The symplectic properties are:

  1. time invariance
  2. conservation of energy
  3. the element of phase space volume is invariant to coordinate transformations
  4. the volume the phase space element is invariant with respect to time

I'm most inerested in what 3 and 4 mean and why they are important.

  • $\begingroup$ I have never heard these called the "symplectic properties." What about the defining property of preserving a symplectic form? $\endgroup$ – Ron Maimon Sep 29 '11 at 3:53

Coordinate invariance guarantees that the phase space $M$ can be endowed with a symplectic 2-form $\omega$ which locally is given by $\omega = dq^i \wedge dp_i$. This form is closed ($d\omega = 0$) and nondegenerate, i.e. $\omega^n$ is a volume form, where $2n$ is the dimension of $M$. The other conditions say that for any Hamiltonian function $H$, the induced flow on $M$ preserves both $H$ and $\omega$. It turns out that proving this is totally trivial using the language of symplectic geometry.

So why bother? By reformulating mechanics in terms of symplectic manifolds, we now have all the modern tools of differential geometry and topology at our disposal.

Example. Using Morse theory, for any (sufficiently nice) Hamiltonian, we can obtain bounds on the number of equilibrium solutions in terms of the Betti numbers of $M$.

Example. Gromov nonsqueezing. I won't state it, but it is a classical analogue of the uncertainty principle. In particular, it shows that certain reasonable phenomena are impossible for Hamiltonian systems.

Example. Reduced phase spaces (symplectic reduction). This is very clean from the geometric point of view, but very messy in local coordinates.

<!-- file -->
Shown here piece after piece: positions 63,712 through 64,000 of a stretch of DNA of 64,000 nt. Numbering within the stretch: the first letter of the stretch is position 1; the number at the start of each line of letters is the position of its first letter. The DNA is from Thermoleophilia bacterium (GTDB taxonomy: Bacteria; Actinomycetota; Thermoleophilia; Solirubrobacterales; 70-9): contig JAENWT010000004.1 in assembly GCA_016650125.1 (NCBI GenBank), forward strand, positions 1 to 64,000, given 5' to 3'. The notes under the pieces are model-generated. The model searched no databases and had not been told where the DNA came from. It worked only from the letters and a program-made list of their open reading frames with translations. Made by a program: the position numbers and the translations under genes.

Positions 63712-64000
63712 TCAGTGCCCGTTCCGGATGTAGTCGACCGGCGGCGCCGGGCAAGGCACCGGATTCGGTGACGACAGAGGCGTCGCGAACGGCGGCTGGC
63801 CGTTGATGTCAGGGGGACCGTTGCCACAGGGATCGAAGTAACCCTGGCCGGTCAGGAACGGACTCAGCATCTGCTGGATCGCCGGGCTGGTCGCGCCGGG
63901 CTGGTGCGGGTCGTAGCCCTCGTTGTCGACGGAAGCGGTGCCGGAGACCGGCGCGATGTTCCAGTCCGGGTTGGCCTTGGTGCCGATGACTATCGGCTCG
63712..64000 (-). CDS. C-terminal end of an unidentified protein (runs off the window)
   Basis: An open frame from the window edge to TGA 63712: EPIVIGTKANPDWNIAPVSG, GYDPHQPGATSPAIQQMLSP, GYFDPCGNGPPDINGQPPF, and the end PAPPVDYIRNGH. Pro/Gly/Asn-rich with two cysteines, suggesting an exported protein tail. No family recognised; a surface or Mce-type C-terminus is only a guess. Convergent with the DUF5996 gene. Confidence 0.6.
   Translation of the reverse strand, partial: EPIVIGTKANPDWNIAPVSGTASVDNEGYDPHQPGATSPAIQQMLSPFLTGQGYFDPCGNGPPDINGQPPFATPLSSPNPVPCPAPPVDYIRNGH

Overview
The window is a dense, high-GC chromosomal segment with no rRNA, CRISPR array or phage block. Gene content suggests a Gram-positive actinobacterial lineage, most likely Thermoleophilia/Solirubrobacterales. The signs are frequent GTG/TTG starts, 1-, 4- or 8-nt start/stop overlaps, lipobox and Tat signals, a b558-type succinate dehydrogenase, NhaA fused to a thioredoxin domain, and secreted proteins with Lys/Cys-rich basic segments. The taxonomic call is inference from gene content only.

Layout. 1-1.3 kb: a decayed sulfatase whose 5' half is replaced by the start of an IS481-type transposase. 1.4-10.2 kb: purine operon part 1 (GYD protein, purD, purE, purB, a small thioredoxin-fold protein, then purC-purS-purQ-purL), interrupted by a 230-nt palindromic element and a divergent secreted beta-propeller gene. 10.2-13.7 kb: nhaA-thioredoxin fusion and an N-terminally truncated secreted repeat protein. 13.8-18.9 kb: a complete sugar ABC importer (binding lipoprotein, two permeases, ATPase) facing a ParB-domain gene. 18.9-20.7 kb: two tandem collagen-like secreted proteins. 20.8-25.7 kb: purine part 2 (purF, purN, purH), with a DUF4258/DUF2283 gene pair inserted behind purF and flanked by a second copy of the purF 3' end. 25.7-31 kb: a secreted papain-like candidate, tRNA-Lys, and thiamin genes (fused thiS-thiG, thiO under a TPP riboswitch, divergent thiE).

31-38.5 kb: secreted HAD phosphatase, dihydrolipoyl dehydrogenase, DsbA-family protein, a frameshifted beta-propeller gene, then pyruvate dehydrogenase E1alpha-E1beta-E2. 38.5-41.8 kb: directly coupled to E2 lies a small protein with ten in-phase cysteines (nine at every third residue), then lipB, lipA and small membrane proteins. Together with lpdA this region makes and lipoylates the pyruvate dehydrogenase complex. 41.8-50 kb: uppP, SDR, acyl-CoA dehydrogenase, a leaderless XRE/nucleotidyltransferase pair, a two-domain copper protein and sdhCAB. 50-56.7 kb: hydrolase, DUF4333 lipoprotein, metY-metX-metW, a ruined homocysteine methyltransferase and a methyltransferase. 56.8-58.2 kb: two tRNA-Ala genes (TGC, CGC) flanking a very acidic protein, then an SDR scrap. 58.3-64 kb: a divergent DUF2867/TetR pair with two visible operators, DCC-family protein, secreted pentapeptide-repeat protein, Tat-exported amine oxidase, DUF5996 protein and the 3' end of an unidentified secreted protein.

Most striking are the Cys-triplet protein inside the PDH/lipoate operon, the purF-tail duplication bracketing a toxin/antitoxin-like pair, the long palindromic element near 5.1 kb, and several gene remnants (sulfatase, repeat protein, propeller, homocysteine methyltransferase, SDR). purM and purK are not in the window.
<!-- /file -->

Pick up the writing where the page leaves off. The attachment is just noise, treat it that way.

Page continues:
Example. Integrable systems, spectral curves, etc. Again, hard to imagine formulating a lot of this without geometry at our disposal.

Example. Deformation quantization, geometric quantization (and others). This gives some insight into what quantization actually is, or at least should be. Dirac-style canonical quantization might work for lots of simple systems, but there are subtleties involved and for more complicated systems it is not at all obvious what the right quantization is. The geometric point of view also relates quantization to representation theory (see e.g. the work of Kostant).

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    $\begingroup$ Is there a particular mathematics or physics course that discusses this in more detail? $\endgroup$ – Anonymous Sep 29 '11 at 10:09
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    $\begingroup$ The course would depend on the department and who's teaching it, but there are lots of good books. Arnold's Mathematical Methods of Classical Mechanics is a good companion to Goldstein (and is in some ways better), but places much more emphasis on the geometry. There is Foundations of Mechanics by Abraham and Marsden, and Symplectic Techniques in Physics by Guillemin and Sternberg. The are lecture notes by Cannas da Silva which are quite good and available online for free. But this is just the tip of the iceberg, as symplectic geometry is a huge field in modern mathematics. $\endgroup$ – Jonathan Sep 29 '11 at 12:20

I think the properties 3 and 4 are important because in these way the probability distribution in phase space is conserved and the information is also conserved. Some systems dont have this property, these are chaotic. In these systems the volume in phase space could increase until filling the complete phase space in a fractal way.

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  • $\begingroup$ Chaotic systems only increase phase space volume if you coarse grain. $\endgroup$ – Ron Maimon Oct 6 '11 at 22:36
  • $\begingroup$ yes but in practice we should coarse grain the model, or not? $\endgroup$ – armando Oct 9 '11 at 0:20
  • $\begingroup$ Probably yes, you are right, but one should say it so a student won't be confused. $\endgroup$ – Ron Maimon Oct 9 '11 at 17:29

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